French resorts do not ignore the issue, and many have a commendable supply of recycling bins in resort towns, but on-piste waste disposal remains an issue, where the presence of bins is not a particularly practical or aesthetically appealing option, not to mention potentially hazardous for skiers and boarders.

We can’t really blame the ski-resorts or tour operators for this one, although they could be encouraged to follow the lead of some US resorts and ban smoking on chair lifts altogether. But is it really too much to ask skiers and boarders to take litter back to their chalets and dispose of it there? And thanks to a rather bespoke range of portable ashtrays available nowadays, it need not mean smelling of decomposing rubbish in your back-pack all day - Keep Britain Tidy has the low down on some of the coolest.

So it seems there’s so much room for redressing the balance between environment and exploitation within the ski industry but the good news is that there’s much that we as skiers and boarders can do directly, and with immediate impact. By not fuelling the demand for unseasonal snowfall, considering alternative travel options to flying and by taking greater responsibility for our own waste, we’re already moving closer to the reality of skiing green.

Luckily, there’s plenty of momentum behind this move. Compared to other commercial ventures, the majority of people involved in the ski industry, whether chalet owners, tour operators or first time skiers, there’s a genuine desire to conserve nature’s beloved mountains. We just need a firm reminder and a push in the right direction…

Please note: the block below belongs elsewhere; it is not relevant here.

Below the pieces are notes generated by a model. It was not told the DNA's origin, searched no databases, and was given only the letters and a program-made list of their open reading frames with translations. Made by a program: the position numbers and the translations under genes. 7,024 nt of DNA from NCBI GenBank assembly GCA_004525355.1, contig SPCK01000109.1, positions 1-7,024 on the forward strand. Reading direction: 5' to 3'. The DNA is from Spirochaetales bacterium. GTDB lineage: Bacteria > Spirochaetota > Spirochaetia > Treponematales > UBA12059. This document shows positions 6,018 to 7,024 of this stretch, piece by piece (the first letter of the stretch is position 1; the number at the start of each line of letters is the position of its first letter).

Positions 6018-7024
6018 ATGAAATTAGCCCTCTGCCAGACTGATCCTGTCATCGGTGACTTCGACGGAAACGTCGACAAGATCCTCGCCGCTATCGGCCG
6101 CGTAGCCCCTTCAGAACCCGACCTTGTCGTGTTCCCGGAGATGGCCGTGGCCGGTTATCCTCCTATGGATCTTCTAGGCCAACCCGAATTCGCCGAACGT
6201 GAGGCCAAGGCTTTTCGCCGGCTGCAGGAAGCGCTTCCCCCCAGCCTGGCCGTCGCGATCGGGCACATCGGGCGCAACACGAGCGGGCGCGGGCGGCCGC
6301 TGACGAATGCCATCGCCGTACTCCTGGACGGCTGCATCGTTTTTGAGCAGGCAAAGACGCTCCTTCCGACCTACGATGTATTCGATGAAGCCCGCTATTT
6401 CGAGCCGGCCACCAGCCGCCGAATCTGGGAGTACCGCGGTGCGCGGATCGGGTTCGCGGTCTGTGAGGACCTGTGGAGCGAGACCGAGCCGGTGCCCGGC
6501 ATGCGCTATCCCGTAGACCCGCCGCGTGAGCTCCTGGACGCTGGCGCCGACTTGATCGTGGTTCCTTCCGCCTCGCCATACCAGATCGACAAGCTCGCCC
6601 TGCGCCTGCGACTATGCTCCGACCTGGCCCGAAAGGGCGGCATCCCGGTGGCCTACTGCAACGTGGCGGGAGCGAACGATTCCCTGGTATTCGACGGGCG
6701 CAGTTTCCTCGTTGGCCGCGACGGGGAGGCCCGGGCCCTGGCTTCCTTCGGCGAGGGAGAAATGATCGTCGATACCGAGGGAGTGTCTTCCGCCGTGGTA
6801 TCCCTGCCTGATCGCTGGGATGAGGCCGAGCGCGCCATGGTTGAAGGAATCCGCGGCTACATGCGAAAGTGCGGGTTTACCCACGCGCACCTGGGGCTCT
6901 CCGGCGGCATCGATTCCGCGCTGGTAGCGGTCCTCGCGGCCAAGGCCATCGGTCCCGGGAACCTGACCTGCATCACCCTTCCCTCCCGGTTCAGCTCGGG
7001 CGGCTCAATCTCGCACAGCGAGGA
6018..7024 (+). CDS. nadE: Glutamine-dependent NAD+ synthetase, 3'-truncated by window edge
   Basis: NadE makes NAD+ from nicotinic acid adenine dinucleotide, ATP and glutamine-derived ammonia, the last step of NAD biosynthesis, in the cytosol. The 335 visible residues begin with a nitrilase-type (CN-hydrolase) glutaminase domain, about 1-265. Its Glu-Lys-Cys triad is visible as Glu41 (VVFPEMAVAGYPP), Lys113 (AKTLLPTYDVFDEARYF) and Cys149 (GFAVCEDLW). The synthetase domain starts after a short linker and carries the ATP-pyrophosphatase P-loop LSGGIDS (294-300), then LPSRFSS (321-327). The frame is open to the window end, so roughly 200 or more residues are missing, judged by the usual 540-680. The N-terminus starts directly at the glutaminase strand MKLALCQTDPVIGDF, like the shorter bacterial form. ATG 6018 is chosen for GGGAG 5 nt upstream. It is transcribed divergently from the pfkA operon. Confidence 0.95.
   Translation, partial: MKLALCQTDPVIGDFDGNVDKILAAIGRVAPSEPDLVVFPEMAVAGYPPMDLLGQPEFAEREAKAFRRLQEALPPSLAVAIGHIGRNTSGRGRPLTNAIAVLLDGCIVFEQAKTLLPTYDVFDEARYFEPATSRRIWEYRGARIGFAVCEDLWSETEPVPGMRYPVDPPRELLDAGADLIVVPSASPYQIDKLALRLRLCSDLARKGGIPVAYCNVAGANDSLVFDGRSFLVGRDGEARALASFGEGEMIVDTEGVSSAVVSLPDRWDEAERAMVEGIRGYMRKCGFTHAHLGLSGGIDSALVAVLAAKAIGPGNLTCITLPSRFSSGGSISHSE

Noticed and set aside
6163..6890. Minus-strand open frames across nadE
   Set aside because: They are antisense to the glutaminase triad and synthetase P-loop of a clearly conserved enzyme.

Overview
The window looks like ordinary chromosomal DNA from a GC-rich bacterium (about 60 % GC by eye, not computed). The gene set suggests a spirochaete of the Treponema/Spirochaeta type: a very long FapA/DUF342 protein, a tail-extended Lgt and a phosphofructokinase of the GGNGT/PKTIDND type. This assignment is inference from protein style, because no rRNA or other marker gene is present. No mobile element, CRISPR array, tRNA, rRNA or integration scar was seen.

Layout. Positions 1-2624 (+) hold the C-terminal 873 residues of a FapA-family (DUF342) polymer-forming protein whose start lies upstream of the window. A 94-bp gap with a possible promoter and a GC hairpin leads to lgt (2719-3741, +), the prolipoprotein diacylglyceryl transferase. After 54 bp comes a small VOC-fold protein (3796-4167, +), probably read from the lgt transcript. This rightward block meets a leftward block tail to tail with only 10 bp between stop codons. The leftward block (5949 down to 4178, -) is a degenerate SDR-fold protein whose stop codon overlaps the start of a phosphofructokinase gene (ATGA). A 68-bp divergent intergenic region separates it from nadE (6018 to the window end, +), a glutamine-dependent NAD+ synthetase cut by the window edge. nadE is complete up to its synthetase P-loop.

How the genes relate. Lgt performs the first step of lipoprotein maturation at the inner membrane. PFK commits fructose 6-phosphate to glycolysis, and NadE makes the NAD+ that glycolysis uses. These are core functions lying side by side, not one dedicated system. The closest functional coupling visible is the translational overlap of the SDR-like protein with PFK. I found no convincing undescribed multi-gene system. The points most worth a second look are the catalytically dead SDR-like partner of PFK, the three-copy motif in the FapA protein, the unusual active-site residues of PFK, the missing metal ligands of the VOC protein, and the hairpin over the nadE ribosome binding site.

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Friday, 3 December 2010

High Hopes for Google Earth Engine

New forest monitoring platform 'Google Earth Engine' launched this week. Their are hopes that the cloud sharing engine will strengthen international trust and will be used by researchers and policy makers worldwide.

With the depletion of tropical forests thought to be responsible for around 17% of our greenhouse gas emissions, forest protection is ever high on the agenda.

Effectively measuring the success of conservation schemes is vital but can be expense, timely and difficult to monitor by land, due to obstacles such as corruption and illegal logging that purvey in areas such as the Amazon, Indonesia and Congo Basin.

Earlier this week, reported that Google Inc have recently launched ‘Google Earth Engine’, a platform which takes satellite forest images and uses cloud computing through shared data centres to allow scientists to instantly monitor the forests from computers around the globe.